I have hit a roadblock on the u-shackles however, I cannot budge a couple of the bushings. I know about the left hand ones, so I know I'm going in the right direction. I am going to post in the tech section in hopes for some advice.

So, I'm getting the wire wheel grinder ready, and I heard the tractor supply sells sandblast sand. I've got a weenie Sears sandblaster, but it still is super handy to have. If more snow holds off, I'll spread a tarp and see what I can do.
« Last Edit: July 10, 2017, 09:38:51 PM by squidtone »
Dave Miles
Presently: � � � � � � � �
03 Rubicon,
50 CJ3A
Past:
01 XJ Cherokee,
87 XJ Cherokee,
85 XJ Cherokee,
83 CJ8,
81 CJ7

Offline squidtone

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Re: 50 CJ3A "Nuthin' Fancy"
« Reply #26 on: January 16, 2015, 10:49:46 PM »
Nuthin' Fancy update:

As noted above, I finally got the Jeep into my garage so I could take the thing apart. This definitely is the worst part of any automotive restoration: So much dirt and rust and grease.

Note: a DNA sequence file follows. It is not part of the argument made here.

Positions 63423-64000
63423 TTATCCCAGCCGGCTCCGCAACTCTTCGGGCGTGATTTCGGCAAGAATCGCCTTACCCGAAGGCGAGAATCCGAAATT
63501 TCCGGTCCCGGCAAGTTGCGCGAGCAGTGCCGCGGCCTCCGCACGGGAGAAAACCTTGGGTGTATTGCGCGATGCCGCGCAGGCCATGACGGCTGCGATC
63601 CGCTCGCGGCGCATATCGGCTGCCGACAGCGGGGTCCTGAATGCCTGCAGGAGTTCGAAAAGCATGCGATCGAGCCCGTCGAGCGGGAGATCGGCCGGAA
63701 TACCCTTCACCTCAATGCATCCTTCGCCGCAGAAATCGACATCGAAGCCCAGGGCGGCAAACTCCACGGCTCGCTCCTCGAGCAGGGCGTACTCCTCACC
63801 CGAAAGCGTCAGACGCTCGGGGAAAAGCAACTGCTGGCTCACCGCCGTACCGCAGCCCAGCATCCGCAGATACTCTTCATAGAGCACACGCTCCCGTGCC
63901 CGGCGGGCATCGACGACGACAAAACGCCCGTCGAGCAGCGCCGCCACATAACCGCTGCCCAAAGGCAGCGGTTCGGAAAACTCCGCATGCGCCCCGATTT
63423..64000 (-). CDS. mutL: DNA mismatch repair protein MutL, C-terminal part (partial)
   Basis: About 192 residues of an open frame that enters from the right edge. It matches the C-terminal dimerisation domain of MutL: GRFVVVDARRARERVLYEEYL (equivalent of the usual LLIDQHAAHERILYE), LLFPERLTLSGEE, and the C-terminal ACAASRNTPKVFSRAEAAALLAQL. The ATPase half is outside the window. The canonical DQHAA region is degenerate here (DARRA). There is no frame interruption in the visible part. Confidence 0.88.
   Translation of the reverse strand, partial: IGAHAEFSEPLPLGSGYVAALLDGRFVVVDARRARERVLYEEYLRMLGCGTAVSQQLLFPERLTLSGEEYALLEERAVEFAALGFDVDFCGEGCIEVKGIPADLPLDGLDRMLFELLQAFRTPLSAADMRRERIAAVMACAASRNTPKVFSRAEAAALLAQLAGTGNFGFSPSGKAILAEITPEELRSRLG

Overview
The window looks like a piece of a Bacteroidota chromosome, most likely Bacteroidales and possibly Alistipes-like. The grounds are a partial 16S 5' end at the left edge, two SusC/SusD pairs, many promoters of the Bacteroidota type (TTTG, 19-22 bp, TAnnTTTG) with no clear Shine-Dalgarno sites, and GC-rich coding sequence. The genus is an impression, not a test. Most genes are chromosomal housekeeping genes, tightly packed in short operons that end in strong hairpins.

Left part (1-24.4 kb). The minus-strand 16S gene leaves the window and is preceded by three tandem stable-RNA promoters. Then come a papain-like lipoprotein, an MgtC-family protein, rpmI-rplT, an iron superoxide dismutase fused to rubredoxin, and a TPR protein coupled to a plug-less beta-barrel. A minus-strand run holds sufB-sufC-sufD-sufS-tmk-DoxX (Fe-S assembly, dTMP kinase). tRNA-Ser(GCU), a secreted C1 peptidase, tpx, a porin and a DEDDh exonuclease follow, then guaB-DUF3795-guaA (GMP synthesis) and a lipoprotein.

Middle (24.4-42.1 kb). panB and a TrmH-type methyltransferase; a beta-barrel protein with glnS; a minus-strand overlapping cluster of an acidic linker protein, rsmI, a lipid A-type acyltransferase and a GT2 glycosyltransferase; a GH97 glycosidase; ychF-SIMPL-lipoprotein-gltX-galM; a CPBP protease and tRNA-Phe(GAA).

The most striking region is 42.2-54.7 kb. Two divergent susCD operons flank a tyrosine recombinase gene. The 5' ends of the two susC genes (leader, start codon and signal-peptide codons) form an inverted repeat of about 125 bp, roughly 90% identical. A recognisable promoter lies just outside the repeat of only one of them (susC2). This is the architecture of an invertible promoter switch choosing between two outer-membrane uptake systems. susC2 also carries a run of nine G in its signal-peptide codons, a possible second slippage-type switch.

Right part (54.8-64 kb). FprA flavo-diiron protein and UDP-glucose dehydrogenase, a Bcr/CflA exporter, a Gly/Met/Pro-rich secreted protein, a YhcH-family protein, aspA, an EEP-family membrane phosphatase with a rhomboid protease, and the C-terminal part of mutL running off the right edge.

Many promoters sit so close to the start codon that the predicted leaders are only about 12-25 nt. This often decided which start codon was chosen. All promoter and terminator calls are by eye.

The disassembly proceeded with bagging and tagging of everything, even if it was no good; I know it's always good to keep it all for reference when the Jeep goes back together. While removing the springs, I did have a hard time with the spring shackles. Some of the shackles were frozen and didn't even pivot. A couple of the threaded bushings were frozen into the frame as well. However, wimpy propane heat helped� (along with a cheater breaker bar) and I got all the bushings out of the frame.

see picture 1

I was going to leave the steel strapping on the frame horns, but the ugliness of them got to me, so I did some cutting and grinding to get the strapping off. Here I've started to cut it off.

see picture 2